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A better environment management tool: Hyper-V Best Practices Analyzer

Most admins are familiar with Hyper-V Manager and SCVMM, but there's other useful info only the Hyper-V Best Practices Analyzer can give you.

Hyper-V Manager and System Center Virtual Machine Manager have long been go-to tools for managing hosted virtual machines. Neither tool, however, directly indicates whether your Hyper-V configuration adheres to Microsoft's recommended best practices. To learn that information, you must turn to the Hyper-V Best Practices Analyzer.

The first steps

Hyper-V Best Practices Analyzer
Figure A: Access the Best Practices Analyzer through the Windows Server 2012 Server Manager.

To access the Hyper-V Best Practices Analyzer in Windows Server 2012, simply open the Server Manager, select the Hyper-V container and then scroll down to the Best Practices Analyzer section, as shown in Figure A.

The Best Practices Analyzer is empty by default: It is up to you, the administrator, to initiate a best practices scan. To start the scan, choose the Start BPA Scan option from the Tasks drop down list found in the upper right portion of the analyzer.

BPA scan options

Hyper-V BPA scan options
Figure B: You can run a best practices scan against multiple servers if you have created server pools.

Server pools are a new concept in Windows Server 2012. If the Hyper-V server is a part of a server pool, then the next screen you see will list all the servers within that pool. Windows actually gives you the option of initiating best practices scans on multiple servers as well.

In Figure B, you can see that I have been given the option of running best practices scans against three Hyper-V servers. It is worth noting that I actually have five Hyper-V servers in this server pool, but two of them are turned off at the moment, so the analyzer only displays those currently powered on.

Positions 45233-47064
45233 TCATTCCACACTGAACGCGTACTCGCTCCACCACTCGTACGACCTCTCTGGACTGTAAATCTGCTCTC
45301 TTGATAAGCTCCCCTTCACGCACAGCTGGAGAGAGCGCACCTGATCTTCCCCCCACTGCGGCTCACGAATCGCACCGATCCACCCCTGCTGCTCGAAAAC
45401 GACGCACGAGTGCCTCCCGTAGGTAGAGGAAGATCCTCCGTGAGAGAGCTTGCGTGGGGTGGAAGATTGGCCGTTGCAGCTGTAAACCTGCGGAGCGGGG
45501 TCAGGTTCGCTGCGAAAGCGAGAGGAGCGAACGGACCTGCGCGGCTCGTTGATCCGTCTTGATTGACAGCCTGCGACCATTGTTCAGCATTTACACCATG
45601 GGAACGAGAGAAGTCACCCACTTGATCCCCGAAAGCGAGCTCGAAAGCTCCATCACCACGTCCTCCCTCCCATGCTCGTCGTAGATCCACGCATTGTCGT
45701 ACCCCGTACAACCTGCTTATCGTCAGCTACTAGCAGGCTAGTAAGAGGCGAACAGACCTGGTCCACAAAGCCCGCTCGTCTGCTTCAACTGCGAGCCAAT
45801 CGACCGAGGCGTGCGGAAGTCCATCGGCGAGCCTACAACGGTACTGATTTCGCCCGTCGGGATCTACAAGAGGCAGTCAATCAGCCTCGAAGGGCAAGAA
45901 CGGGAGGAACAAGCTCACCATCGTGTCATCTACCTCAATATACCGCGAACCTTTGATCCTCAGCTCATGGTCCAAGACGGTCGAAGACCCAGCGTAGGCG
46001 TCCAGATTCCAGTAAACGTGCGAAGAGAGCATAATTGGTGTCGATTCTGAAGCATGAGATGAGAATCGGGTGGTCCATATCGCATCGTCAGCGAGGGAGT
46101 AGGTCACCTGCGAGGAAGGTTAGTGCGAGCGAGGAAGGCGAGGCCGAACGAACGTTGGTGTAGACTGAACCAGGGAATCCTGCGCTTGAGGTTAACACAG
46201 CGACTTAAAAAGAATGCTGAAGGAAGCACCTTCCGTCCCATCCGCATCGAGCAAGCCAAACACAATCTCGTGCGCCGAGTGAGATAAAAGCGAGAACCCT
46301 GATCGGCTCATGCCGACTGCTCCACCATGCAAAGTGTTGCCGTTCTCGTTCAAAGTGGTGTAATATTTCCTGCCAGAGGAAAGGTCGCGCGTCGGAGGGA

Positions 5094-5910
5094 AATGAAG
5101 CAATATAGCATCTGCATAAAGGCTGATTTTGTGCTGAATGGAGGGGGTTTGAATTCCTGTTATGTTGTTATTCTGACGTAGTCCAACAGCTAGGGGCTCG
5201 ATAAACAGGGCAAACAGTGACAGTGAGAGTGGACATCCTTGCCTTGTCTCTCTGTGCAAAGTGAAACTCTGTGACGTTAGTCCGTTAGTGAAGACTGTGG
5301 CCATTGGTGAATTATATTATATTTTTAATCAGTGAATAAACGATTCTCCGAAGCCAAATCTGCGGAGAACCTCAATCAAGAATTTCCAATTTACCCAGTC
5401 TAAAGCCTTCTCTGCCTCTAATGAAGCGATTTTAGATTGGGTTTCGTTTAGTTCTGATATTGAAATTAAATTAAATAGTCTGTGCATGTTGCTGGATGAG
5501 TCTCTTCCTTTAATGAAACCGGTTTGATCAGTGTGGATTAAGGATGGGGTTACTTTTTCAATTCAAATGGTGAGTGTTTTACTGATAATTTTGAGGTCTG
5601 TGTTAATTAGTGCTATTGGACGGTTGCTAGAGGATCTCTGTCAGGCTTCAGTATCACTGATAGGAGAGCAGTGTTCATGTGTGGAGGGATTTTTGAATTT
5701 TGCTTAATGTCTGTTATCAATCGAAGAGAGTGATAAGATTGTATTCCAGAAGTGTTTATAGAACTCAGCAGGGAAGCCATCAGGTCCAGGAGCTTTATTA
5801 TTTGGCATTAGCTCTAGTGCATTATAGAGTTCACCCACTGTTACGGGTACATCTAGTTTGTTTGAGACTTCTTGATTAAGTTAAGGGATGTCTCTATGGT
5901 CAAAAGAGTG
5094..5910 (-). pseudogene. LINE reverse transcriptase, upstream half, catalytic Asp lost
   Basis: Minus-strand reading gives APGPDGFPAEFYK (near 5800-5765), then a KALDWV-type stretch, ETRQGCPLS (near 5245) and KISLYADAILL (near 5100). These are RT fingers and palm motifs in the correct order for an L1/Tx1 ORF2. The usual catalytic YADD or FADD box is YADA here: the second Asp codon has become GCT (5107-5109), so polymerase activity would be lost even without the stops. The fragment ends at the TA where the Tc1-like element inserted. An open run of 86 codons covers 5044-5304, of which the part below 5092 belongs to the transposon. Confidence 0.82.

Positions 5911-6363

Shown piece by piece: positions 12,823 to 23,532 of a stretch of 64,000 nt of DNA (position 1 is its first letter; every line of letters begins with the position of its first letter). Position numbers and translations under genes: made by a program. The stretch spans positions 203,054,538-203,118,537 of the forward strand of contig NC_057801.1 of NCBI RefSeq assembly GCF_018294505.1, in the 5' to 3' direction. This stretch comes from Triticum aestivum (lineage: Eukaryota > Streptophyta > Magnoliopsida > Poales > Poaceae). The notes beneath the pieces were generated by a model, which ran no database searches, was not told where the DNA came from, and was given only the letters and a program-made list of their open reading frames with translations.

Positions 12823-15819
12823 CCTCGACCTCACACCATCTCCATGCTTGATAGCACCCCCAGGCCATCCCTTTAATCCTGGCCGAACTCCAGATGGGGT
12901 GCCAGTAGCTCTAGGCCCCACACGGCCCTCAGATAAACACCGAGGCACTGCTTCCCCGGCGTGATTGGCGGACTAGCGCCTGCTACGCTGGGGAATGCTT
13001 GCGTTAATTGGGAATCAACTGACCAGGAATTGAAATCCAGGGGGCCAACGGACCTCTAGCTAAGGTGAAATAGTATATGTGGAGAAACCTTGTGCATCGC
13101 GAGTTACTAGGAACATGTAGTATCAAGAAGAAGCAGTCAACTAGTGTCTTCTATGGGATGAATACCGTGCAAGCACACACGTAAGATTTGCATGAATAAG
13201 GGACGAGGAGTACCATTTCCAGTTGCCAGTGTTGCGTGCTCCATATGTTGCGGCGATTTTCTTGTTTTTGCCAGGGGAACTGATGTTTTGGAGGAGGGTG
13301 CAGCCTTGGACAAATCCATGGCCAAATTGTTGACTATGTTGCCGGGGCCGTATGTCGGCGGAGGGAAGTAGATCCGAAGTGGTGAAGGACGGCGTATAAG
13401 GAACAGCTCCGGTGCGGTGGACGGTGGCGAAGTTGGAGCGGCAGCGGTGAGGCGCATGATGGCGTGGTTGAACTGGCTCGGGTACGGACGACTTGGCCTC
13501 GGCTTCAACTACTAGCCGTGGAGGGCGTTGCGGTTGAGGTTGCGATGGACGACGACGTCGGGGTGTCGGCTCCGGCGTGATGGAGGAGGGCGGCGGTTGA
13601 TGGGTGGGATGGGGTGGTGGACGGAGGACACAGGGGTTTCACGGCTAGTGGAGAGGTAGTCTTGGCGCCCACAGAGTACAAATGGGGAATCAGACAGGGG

Warnings and errors

Hyper-V warnings and errors
Figure C: You should filter scan results to show only warnings and errors.

Select the Hyper-V server or servers that you want to scan and then click the Start Scan button. Normally the scanning process is quick and easy, but I recommend that you avoid running best practices scans against heavily loaded Hyper-V servers because the scans can momentarily add to the server's workload. You might consider migrating one or two VMs to a different host prior to scanning a heavily loaded host server.

Unlike some of the other best practices scans, the results list for Hyper-V tends to be relatively short. Even so, I recommend filtering the results list so that it only displays warnings and errors. You can accomplish this by using the drop down shown in Figure C and choosing the Warnings and Errors option.

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As you examine the errors and warnings, understand that not every error or warning indicates a problem. For example, my scan results displayed an error indicating that VMs should be backed up at least once a week. I do back up my VMs but, because of the method I use, Hyper-V isn't aware of the backups.

On the other hand, warning messages are sometimes more serious than errors. For instance, my scan produced a warning indicating that the current version of the Integration Services should be run on all VMs. Running an outdated version of the Integration Services can negatively affect the VM's performance. I ran the best practices scan against a lab server thinking all of my lab VMs were running the current version of Integration Services. This is a perfect example of a situation in which a warning message points to a previously unknown issue that needs to be addressed.

This brings up another point: When you click on an event log entry, the Best Practices Analyzer will display more information. For example, when I clicked on the warning message pertaining to the Integration Services version, the Best Practices Analyzer provided me with the GUIDs for the three VMs that needed to be updated. The text also provided instructions for updating the Integration Services.

The Best Practices Analyzer for Hyper-V is useful for making sure that your host servers adhere to Microsoft's recommended best practices. However, not every reported condition actually represents a problem, so you have to use some common sense when interpreting the results.

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